Pausania | Cult of dionysus calydonius (from “Description of Greece”)
[7.21.1] XXI. In this part of the city is also a sanctuary of Dionysus surnamed Calydonian, for the image of Dionysus too was brought from Calydon. When Calydon was still inhabited, among the Calydonians who became priests of the god was Coresus, who more than any other man suffered cruel wrongs because of love. He was in love with Callirhoe, a maiden. But the love of Coresus for Callirhoe was equalled by the maiden’s hatred of him.
[7.21.2] When the maiden refused to change her mind, in spite of the many prayers and promises of Coresus, he then went as a suppliant to the image of Dionysus. The god listened to the prayer of his priest, and the Calydonians at once became raving as though through drink, and they were still out of their minds when death overtook them. So they appealed to the oracle at Dodona. For the inhabitants of this part of the mainland, the Aetolians and their Acarnanian and Epeirot neighbors, considered that the truest oracles were the doves and the responses from the oak.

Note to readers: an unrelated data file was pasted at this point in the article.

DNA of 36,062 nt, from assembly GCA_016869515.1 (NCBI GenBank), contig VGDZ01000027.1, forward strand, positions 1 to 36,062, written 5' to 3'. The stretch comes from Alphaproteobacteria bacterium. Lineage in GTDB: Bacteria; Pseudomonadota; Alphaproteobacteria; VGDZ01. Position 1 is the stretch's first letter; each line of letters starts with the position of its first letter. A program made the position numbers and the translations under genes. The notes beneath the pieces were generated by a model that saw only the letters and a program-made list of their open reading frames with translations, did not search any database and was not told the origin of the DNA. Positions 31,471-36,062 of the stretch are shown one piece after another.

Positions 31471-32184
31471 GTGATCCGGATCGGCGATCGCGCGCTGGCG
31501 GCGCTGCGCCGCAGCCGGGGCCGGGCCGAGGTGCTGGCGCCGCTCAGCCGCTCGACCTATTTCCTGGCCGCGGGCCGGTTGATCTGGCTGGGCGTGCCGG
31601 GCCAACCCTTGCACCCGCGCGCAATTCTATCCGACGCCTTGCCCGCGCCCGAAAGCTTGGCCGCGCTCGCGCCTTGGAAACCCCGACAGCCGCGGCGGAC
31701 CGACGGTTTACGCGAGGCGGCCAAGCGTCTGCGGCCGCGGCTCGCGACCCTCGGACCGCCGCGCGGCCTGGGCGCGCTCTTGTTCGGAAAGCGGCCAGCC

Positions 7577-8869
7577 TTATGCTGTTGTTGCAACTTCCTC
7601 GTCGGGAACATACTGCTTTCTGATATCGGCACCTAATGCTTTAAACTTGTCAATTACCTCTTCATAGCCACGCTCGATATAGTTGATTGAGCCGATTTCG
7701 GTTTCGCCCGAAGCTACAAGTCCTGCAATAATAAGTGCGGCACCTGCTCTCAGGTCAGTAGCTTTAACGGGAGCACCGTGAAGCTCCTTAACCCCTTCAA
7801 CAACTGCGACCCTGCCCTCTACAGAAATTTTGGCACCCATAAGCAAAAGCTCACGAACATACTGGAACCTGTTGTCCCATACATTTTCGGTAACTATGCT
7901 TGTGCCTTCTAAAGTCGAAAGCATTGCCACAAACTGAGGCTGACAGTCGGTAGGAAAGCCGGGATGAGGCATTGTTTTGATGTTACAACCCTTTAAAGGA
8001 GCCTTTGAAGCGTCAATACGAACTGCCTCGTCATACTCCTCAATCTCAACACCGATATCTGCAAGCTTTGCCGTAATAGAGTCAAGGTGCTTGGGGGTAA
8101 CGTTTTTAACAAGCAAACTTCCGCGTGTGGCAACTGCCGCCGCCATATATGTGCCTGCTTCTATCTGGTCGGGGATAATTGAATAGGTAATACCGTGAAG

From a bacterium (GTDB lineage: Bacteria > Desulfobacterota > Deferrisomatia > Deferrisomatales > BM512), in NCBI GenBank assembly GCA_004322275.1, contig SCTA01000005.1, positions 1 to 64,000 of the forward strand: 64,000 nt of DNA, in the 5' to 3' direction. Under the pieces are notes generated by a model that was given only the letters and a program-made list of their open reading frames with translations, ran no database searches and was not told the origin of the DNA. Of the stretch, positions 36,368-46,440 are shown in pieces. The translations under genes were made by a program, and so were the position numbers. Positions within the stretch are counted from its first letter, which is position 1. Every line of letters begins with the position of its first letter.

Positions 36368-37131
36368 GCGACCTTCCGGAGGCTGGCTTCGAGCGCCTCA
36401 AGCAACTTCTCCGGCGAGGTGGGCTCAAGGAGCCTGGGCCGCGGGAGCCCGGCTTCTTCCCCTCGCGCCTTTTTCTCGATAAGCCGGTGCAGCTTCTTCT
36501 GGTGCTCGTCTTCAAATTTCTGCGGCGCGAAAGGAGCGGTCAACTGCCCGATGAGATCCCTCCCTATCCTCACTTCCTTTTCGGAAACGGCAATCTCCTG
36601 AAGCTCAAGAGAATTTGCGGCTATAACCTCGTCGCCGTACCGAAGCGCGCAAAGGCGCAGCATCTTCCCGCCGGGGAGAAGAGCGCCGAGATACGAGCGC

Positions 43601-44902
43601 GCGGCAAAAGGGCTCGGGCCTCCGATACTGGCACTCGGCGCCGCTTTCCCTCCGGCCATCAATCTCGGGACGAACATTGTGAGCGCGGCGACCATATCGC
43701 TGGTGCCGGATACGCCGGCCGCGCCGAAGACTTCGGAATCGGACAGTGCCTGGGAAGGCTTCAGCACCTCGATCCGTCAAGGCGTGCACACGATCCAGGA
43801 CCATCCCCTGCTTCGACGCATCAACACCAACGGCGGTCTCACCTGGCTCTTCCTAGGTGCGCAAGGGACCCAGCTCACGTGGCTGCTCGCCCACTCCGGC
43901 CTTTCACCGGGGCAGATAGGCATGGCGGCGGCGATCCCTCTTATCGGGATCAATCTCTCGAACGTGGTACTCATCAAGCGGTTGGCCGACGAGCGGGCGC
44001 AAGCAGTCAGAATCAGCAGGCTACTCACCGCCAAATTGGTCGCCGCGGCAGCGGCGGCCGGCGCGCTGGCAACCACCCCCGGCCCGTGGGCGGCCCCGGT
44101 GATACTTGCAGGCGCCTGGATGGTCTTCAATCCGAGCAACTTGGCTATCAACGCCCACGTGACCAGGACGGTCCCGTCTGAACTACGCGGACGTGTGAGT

[7.21.3] On this occasion the oracles from Dodona declared that it was the wrath of Dionysus that caused the plague, which would not cease until Coresus sacrificed to Dionysus either Callirhoe herself or one who had the courage to die in her stead. When the maiden could find no means of escape, she next appealed to her foster parents. These too failing her, there was no other way except for her to be put to the sword.
[7.21.4] When everything had been prepared for the sacrifice according to the oracle from Dodona, the maiden was led like a victim to the altar. Coresus stood ready to sacrifice, when, his resentment giving way to love, he slew himself in place of Callirhoe. He thus proved in deed that his love was more genuine than that of any other man we know.
[7.21.5] When Callirhoe saw Goresus lying dead, the maiden repented. Overcome by pity for Goresus, and by shame at her conduct towards him, she cut her throat at the spring in Galydon not far from the harbor, and later generations call the spring Callirhoe after her.”